Brits have been warned that they will need to wrap up warm in mid-January with up to 10 inches of snow falling after a possible record high temperature for New Year’s Eve.
Parts of the UK have had a carpet of snow this year with stormy weather in early December but it has been a warm month overall with temperatures in the mid-teens this week, the Met Office said.
But it is too early to think that winter is over as an Arctic blast is set to hit in January bringing freezing temperatures and snow.
Maps from WXCharts show heavy snow is predicted for January 12 with up to 10 inches for the north of England including Newcastle and the North East, while five inches could land in Scotland.
The charts show 3 inches for Manchester while there is also a light covering of 1 inch for Wales and the Midlands.
Similar snowfalls are expected over the following days in mid-January while temperatures will start to drop early in the month with the mercury close to zero for England and as low as -5C in the Scottish Highlands.
Before that though the UK could see the mildest New Year’s Eve on record, with sunshine in some areas.
Met Office meteorologist Rachel Ayers said there was a “good chance” of New Year’s Eve being the mildest ever.
“In the south of the UK the weather should be dry for tomorrow so people should be able to enjoy dry weather with some bright spells around,” she said.
“For New Year’s Day, another band of rain is pushing in from the west so the further east you are the drier your day will be with some bright spells.”
On New Year’s Eve, the UK can expect to see early rain across central, eastern and southern England which will clear eastwards to leave a brighter and drier day.
It is expected to be “exceptionally mild” with temperatures up to 14-15C, and a possible high of 16C, Ms Ayers said.
Across Northern Ireland, Scotland and northern England, cloud and outbreaks of rain will linger for much if not all of the day, though it will become patchier. It will be a windy day for many, particularly across north Wales and northern England.
Recent very mild temperatures on New Year’s Eve include in 2018 when Dunrobin Castle Gardens, Sutherland, reached 14.5C and 2011 when Colwyn Bay reached 14.8C.
The Colwyn Bay maximum is the highest in the Met Office’s digitised database which contains data going back to the 1850s.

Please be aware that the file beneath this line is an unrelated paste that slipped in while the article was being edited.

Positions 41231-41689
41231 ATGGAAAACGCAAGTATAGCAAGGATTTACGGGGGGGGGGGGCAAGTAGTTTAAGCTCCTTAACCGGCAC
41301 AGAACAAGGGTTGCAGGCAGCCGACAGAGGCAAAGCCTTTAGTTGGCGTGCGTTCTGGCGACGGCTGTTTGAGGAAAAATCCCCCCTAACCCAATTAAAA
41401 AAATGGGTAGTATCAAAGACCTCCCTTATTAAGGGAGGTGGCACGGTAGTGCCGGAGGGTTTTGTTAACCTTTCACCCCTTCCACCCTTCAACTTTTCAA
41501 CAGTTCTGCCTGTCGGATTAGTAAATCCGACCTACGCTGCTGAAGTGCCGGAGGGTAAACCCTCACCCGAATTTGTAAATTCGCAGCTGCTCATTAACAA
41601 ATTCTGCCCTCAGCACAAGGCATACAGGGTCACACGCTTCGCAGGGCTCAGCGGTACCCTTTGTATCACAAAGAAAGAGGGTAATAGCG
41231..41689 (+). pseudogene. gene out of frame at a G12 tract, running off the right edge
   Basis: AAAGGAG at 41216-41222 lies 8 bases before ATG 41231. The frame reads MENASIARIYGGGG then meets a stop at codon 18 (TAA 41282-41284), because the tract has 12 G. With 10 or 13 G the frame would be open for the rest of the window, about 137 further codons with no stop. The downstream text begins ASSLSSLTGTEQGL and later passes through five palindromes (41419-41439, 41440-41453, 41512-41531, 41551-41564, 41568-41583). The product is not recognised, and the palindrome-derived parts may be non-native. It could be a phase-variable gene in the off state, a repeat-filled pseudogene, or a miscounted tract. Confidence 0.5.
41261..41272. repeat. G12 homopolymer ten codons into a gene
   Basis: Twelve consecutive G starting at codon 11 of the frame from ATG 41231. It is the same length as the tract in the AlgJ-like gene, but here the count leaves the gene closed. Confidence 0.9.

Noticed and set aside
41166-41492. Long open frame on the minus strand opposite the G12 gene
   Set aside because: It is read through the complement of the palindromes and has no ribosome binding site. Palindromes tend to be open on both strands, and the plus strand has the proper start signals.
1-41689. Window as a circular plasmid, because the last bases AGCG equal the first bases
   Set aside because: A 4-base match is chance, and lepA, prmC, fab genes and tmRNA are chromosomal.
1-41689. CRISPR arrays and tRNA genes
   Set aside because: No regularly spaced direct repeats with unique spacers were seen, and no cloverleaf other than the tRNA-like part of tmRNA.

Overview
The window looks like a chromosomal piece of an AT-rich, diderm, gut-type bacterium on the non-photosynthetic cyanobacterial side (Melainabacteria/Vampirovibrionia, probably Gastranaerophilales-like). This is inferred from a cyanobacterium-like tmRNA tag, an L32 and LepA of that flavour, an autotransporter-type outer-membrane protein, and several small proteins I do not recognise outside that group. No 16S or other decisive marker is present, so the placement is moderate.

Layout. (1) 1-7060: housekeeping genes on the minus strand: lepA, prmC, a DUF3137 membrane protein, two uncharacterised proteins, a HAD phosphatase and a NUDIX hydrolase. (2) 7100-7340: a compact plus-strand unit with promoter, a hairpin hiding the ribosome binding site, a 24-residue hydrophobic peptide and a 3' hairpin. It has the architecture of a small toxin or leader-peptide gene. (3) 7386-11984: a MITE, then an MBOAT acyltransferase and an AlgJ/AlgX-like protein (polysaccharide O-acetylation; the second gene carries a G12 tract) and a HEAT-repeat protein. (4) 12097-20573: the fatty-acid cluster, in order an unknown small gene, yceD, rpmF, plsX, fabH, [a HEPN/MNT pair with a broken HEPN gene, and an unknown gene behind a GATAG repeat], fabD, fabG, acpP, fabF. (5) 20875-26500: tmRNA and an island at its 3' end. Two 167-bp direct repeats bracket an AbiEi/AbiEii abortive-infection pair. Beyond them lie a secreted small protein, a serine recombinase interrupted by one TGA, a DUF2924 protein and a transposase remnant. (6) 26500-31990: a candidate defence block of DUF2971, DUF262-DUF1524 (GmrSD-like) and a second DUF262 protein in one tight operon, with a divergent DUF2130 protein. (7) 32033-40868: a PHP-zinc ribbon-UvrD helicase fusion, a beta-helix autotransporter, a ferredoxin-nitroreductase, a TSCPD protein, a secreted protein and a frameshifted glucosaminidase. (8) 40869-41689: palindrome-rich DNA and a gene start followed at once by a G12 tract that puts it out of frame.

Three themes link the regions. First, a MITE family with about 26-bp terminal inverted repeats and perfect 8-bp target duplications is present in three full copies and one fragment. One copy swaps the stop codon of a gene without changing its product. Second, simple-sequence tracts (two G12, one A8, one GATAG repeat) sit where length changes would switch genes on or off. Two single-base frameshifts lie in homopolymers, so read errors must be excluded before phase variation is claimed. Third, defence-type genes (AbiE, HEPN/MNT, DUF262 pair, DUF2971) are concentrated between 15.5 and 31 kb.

For New Year’s Eve night, bands of rain will continue to spread north-eastwards, mainly affecting Northern Ireland, Scotland and northern England.
It may have been mild but it has also been gloomy with the UK having seen less than 27 hours of sunshine across the past 30 days – 38 per cent less than the national average for this time of year, according to the Met Office.
The figure places this month in the running to become one of the top 10 dreariest Decembers on record, Met Office forecaster Craig Snell said.
Britain’s dullest December ever was in 1956, when 19.5 hours of sunlight was the national average, while the sunniest was in 2001, with 64 hours recorded on average across the UK.
The cause of this “exceptionally” mild and dim December was Atlantic winds, the Met Office said.
Ms Ayers said: “It has been quite mild and cloudy through December and a reason for this is we have been drawing south-westerly winds from the Atlantic bringing with it a lot of moisture which produces a lot of cloud, hence the duller and milder weather.
But climate change could also be playing a role and Mr Snell added: “The globe is warming up so we would expect our winters to be milder than they were.”
UK forecast for the next 5 days
Heavy rain moving northwards and becoming slow-moving across central Scotland, gradually easing. Rain clearing quickly eastwards across England and Wales to leave a blustery but very mild day with sunny spells.
Bands of cloud and rain moving northeastwards across most parts with clear spells in between. Becoming windy in the west with coastal gales, but remaining mild.
A band of rain will move eastwards across most parts. Turning brighter in the west before blustery showers develop later. Windy, with severe gales in the far northwest. Staying mild.
Outlook for Sunday to Tuesday:
Rather windy with sunny spells and showers, or some longer spells of rain. Turning colder from the north from Monday onward with snow showers developing across parts of Scotland.